Proper 27

November 9, 2003

Prayer of the Day
Lord, when the day of wrath comes we have no hope except in your grace. Make us so to watch for the last days that the consummation of our hope may be the joy of the marriage feast of your Son, Jesus Christ our Lord.

1 Kings 17:8-16
{8} Then the word of the LORD came to him, saying, {9} "Go now to Zarephath, which belongs to Sidon, and live there; for I have commanded a widow there to feed you." {10} So he set out and went to Zarephath. When he came to the gate of the town, a widow was there gathering sticks; he called to her and said, "Bring me a little water in a vessel, so that I may drink." {11} As she was going to bring it, he called to her and said, "Bring me a morsel of bread in your hand." {12} But she said, "As the LORD your God lives, I have nothing baked, only a handful of meal in a jar, and a little oil in a jug; I am now gathering a couple of sticks, so that I may go home and prepare it for myself and my son, that we may eat it, and die." {13} Elijah said to her, "Do not be afraid; go and do as you have said; but first make me a little cake of it and bring it to me, and afterwards make something for yourself and your son. {14} For thus says the LORD the God of Israel: The jar of meal will not be emptied and the jug of oil will not fail until the day that the LORD sends rain on the earth." {15} She went and did as Elijah said, so that she as well as he and her household ate for many days. {16} The jar of meal was not emptied, neither did the jug of oil fail, according to the word of the LORD that he spoke by Elijah.

9. Zarephath: About seven miles south of Sidon. It "belongs" to Sidon, that is, it was politically and economically tied to the larger town.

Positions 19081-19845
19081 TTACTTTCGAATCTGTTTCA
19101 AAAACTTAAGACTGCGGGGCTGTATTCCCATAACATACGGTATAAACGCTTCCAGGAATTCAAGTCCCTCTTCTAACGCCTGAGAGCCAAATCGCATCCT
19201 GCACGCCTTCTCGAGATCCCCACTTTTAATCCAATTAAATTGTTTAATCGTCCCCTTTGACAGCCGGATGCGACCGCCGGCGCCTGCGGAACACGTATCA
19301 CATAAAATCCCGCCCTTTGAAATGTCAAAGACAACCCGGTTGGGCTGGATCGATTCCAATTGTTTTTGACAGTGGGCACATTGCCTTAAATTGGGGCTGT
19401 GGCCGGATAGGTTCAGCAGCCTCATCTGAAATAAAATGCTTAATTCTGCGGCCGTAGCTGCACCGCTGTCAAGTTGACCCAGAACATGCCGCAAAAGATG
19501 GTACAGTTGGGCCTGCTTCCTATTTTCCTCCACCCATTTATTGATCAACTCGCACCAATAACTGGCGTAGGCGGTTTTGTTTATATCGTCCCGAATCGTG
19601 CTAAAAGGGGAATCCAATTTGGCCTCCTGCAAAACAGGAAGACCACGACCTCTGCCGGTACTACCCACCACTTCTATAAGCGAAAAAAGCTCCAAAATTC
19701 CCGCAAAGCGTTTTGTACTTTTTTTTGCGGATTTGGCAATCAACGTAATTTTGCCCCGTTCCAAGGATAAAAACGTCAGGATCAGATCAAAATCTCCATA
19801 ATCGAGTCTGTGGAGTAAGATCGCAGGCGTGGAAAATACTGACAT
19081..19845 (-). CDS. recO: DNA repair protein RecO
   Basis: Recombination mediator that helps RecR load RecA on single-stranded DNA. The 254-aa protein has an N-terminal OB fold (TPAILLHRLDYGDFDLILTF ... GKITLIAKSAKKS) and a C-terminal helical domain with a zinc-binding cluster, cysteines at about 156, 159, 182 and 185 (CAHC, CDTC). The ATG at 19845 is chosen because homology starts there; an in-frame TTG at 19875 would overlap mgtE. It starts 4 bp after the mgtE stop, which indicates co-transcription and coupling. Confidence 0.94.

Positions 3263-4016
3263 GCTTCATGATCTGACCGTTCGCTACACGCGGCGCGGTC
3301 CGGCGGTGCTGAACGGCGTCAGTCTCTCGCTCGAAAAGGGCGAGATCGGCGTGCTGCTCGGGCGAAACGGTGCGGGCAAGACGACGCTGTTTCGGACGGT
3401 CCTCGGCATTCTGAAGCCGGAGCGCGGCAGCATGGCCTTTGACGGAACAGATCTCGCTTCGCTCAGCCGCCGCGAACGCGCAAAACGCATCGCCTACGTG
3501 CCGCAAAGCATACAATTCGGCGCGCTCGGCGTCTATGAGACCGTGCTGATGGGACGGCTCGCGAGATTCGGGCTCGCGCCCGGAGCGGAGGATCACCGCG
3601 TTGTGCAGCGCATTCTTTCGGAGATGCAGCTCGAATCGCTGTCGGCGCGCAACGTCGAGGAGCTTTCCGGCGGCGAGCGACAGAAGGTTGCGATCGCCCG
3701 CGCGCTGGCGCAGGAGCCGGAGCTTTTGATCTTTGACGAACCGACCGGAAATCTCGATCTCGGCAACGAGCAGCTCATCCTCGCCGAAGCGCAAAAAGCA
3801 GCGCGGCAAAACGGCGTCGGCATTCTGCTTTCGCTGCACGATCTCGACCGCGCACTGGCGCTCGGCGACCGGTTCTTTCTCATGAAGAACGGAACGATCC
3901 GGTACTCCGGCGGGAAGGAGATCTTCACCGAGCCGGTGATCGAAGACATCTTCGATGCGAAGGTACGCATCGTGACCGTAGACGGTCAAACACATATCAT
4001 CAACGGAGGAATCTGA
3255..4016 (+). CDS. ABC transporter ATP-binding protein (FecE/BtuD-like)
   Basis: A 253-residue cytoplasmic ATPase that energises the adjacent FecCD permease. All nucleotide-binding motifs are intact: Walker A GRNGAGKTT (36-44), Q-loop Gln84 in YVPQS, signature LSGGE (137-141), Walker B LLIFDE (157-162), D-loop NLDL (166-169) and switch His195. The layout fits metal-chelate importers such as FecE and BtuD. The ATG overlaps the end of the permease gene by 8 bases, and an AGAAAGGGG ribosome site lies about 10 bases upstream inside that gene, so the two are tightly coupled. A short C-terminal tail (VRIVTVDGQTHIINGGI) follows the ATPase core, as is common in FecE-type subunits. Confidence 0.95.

widow: A widow had no legal existence, so her position, like that of other "non-persons," orphans, aliens, and so on, was precarious. The situation of this widow and her son is desperate.
10-13. Elijah’s request that she take care of his needs before preparing a last meal for herself and her son, calls on her to act against he natural maternal and survival instincts.
12. As the Lord your God lives: The oath formula, chai Yhwh ("Yahweh lives"), occurs 43 times in Hebrew text. The emphasis of the phrase is probably to characterize Yahweh as a God who is not idle but acts effectually. [1] "There is no trace in any of the passages of a contrast with a dying god of the Canaanite type." [2] The identification of Yahweh as "your God" is not an indication that the woman of Zarephath was not a worshipper of Yahweh. It could be translated either "Yahweh lives," or "Yahweh’s life."
14: The association of Elijah’s demand with the claim that her needs would be provided for calls on her to trust Yahweh’s promise rather than the reality of her bit of flour and oil.
15-16: She did what Elijah asked, and Yahweh did what Elijah promised.

Psalm 146
{1} Praise the LORD! Praise the LORD, O my soul! {2} I will praise the LORD as long as I live; I will sing praises to my God all my life long. {3} Do not put your trust in princes, in mortals, in whom there is no help. {4} When their breath departs, they return to the earth; on that very day their plans perish. {5} Happy are those whose help is the God of Jacob, whose hope is in the LORD their God, {6} who made heaven and earth, the sea, and all that is in them; who keeps faith forever; {7} who executes justice for the oppressed; who gives food to the hungry. The LORD sets the prisoners free; {8} the LORD opens the eyes of the blind. The LORD lifts up those who are bowed down; the LORD loves the righteous. {9} The LORD watches over the strangers; he upholds the orphan and the widow, but the way of the wicked he brings to ruin. {10} The LORD will reign forever, your God, O Zion, for all generations. Praise the LORD!

     The Psalm makes several associations with the first lesson. In verse 3 there is the admonition not to put ones trust in princes, but rather to rely on Yahweh for help. In verse 9 the three groups of "non-persons, the stranger, the orphan and the widow" connects with the widow and her orphan son in the lesson.
     The Psalm is an individual song of praise with elements of the hymn and song of thanksgiving. It belongs to the Hallelujah Psalms (146-150, 113-118). "The praise of God fills the whole of life (v. 2). To praise God is even the very fulfillment of human existence. But only he can praise God who trusts in God, and that means that one who does not rely on human beings and on powers that are subject to sudden collapse and death." [3]